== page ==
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That is a really important question, if I may say so. As Ms Baillie knows, testing in Scotland is provided through two routes, which will continue. The first route is national health service controlled and is our NHS board laboratories, the academic partners that we have engaged with, and the Scottish National Blood Transfusion Service.
The second route is the United Kingdom Government’s four-nation programme, which is made up of the drive-through centres and the mobile units. The tests that are taken in those places go to the Lighthouse lab.
We are looking very carefully at how we can introduce closer-to-home testing for individuals as part of test and protect. I hope to be able to make those decisions clear in the coming days. That includes looking at the use of, for example, our Covid assessment hubs—which we set up to provide a safe primary care route, leaving general practitioner practices Covid free as best we could—and at testing at home. That is different from the UK Government’s home-testing kit, which still has a very slow turnaround. Test and protect rests a lot on the speed at which we can turn around the test results. Testing at home is about looking at how we can use healthcare professionals to test people in their own houses.
I thank the cabinet secretary for that very helpful response. She will, of course, be aware that West Dunbartonshire has the second highest incidence by head of population of deaths from Covid-19. However, health and social care staff and local residents have to travel substantial distances outwith the area in order to get tested. Indeed, one constituent was referred from Dumbarton to Dunoon, which is simply incredible. Will the cabinet secretary ensure that there are local testing facilities, particularly in West Dunbartonshire?
I suspect that the particular instance that Ms Baillie mentioned was of someone who booked a test through the UK Government portal, which refers people to the drive-throughs or to the mobile testing units. Those mobile testing units are now in the control of the Scottish Government, so we can move them in a way that makes more sense. As Ms Baillie will know, they are staffed by the Army, so we need to make sure that we also have clinical teams there in case the individual cannot take the swab sample themselves—it is not always straightforward.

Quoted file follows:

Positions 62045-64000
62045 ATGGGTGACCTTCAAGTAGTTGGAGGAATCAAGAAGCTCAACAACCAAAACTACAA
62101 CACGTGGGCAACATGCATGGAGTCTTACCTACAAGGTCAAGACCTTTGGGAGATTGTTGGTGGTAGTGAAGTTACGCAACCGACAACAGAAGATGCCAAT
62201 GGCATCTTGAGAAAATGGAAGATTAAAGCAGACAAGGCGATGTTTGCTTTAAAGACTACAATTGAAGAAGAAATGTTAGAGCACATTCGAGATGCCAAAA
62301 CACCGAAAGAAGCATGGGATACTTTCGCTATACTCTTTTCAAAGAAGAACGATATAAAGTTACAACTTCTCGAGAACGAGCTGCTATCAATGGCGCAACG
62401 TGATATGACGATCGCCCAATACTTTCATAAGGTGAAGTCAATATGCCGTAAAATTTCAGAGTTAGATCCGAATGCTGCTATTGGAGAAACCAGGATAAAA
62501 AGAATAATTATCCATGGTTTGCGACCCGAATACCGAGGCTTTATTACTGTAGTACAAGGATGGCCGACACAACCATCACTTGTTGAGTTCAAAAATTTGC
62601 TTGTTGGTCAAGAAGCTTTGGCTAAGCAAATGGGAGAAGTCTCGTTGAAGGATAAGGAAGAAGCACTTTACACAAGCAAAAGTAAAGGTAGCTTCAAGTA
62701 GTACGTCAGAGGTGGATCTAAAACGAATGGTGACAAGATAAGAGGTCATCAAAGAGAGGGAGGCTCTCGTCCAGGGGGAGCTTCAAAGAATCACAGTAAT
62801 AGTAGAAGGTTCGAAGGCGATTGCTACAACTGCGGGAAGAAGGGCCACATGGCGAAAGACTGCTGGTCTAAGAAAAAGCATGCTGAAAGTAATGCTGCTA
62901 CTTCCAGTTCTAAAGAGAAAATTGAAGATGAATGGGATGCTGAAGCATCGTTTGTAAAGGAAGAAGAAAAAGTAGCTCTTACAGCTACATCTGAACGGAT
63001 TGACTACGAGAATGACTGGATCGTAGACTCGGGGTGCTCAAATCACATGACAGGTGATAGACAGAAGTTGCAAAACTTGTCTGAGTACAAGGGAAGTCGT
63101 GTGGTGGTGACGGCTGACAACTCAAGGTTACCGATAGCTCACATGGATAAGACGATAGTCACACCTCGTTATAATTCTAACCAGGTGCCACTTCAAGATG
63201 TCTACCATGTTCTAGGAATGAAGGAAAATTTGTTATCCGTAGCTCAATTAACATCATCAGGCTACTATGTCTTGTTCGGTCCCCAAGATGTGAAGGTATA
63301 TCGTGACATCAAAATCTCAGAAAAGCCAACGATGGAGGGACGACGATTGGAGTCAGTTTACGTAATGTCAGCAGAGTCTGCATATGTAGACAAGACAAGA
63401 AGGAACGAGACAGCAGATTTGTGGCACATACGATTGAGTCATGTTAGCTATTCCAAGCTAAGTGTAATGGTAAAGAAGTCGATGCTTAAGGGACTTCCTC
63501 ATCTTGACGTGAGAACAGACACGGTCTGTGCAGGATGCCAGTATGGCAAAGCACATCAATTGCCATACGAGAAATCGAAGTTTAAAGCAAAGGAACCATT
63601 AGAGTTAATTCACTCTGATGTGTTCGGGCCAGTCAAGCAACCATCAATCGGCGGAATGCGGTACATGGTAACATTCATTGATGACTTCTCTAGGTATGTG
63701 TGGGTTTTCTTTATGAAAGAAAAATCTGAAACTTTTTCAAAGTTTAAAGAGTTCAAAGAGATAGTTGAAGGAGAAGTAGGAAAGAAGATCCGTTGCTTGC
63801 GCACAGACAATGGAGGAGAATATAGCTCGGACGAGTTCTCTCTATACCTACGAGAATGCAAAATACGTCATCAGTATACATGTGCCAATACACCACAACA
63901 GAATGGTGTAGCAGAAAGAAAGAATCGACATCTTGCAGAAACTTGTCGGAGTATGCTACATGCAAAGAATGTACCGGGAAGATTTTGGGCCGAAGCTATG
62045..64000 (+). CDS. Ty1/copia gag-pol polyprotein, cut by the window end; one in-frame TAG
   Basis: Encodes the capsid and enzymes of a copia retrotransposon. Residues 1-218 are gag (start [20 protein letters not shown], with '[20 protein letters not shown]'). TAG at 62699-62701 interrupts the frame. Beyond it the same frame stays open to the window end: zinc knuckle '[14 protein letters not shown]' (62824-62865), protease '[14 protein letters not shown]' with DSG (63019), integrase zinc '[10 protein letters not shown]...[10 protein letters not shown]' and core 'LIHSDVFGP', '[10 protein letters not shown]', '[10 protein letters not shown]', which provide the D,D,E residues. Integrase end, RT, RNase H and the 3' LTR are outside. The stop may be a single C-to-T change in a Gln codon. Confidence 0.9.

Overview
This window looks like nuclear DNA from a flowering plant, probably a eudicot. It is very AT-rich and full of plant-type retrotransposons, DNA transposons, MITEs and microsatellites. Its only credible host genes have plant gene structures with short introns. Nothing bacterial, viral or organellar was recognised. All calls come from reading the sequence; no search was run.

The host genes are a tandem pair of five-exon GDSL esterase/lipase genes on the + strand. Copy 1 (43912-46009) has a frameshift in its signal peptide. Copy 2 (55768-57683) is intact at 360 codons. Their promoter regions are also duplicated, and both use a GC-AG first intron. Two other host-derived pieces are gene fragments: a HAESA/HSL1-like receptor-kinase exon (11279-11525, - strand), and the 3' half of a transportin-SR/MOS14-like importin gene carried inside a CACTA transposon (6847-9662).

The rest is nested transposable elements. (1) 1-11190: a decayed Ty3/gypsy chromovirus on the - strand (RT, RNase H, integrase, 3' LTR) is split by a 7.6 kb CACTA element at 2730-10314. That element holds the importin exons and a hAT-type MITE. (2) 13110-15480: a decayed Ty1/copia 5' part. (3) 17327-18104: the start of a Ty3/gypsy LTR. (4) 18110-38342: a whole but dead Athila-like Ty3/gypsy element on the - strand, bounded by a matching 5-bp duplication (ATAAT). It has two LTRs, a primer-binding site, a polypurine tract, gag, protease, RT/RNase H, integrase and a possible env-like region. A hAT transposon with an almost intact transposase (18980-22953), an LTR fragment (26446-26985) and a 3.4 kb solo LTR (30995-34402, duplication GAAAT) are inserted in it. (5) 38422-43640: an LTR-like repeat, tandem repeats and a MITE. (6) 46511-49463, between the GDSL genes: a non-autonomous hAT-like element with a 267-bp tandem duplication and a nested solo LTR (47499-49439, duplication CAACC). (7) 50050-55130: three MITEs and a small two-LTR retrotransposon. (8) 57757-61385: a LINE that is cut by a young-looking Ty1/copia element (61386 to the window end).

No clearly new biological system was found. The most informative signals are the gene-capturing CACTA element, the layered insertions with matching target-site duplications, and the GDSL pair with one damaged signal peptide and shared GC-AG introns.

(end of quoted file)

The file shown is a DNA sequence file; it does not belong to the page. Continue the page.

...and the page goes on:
We will go further than that. I am looking at a map of Scotland on which we overlay where all the drive-throughs are and where we can move the mobile units, as well as where our Covid assessment hubs are. We will then look at making sure that we introduce in addition to that—even if it is in a staged way—additional places where people can be tested.
That will focus on those areas where either, as Ms Baillie said, there has been a higher incidence of Covid than in other areas, or where there are particular geographical challenges to individuals driving—I am thinking of remote and rural areas—and we do not want them to use public transport. We are looking at all of that, and I hope to be able to set it out for members in the coming weeks.
As we move to test and protect, the demand for tests will inevitably rise significantly, but the islands face unique hurdles when it comes to accessing testing and local capacity has to be available.
Can the cabinet secretary provide an update on how local capacity will be increased in island communities to meet that demand?
Also, the First Minister said last week that it will be important to publish testing data. Can the cabinet secretary provide an update on that?
On the last part of the member’s question, we are currently working through what test and protect data we will publish and with what frequency, and on how that process will operate. The information will include the number of index cases, the speed of test results, the number of contacts that follow and so on.
On the islands question, I know that agreements have been reached and arrangements made in order to use satellite sites in the islands and to ensure that the chemicals and testing kits necessary to undertake testing are available in the islands. If it would be helpful, I will send the details to the member—to all MSPs in island communities. In addition, every board area, including the islands, has its own pool of contact tracers.
A new mobile Army unit opened in Greenock last Friday and I have been informed that only eight people used it yesterday. Does the cabinet secretary agree that those units should sensibly move around constituencies to help both older households and households without a vehicle?
I expect that the reason for there being so few people at the unit is that, up until this morning, testing was demand-led through the United Kingdom Government portal, which sent people to the mobile units. If people did not fit the definition at that point, they were not able to access testing.
From this morning, test and protect specifically changes the message. We tell people who have any of the symptoms of the coronavirus to not wait to see if they feel a bit better the next day but to please isolate at home and either use the NHS 24 free phone number or book a test straight away on the NHS Inform website.
That means that there will be greater use of the testing capacity, and that the mobile units will be freed up for us to make more effective use of them, perhaps in the way that Mr McMillan described, or by ensuring that we maximise our testing speed in care homes or by covering areas of particular deprivation or incidence of Covid-19. We will work through that logistical exercise as the data emerges around where people are booking tests. We will know that in real time and will be able to respond accordingly.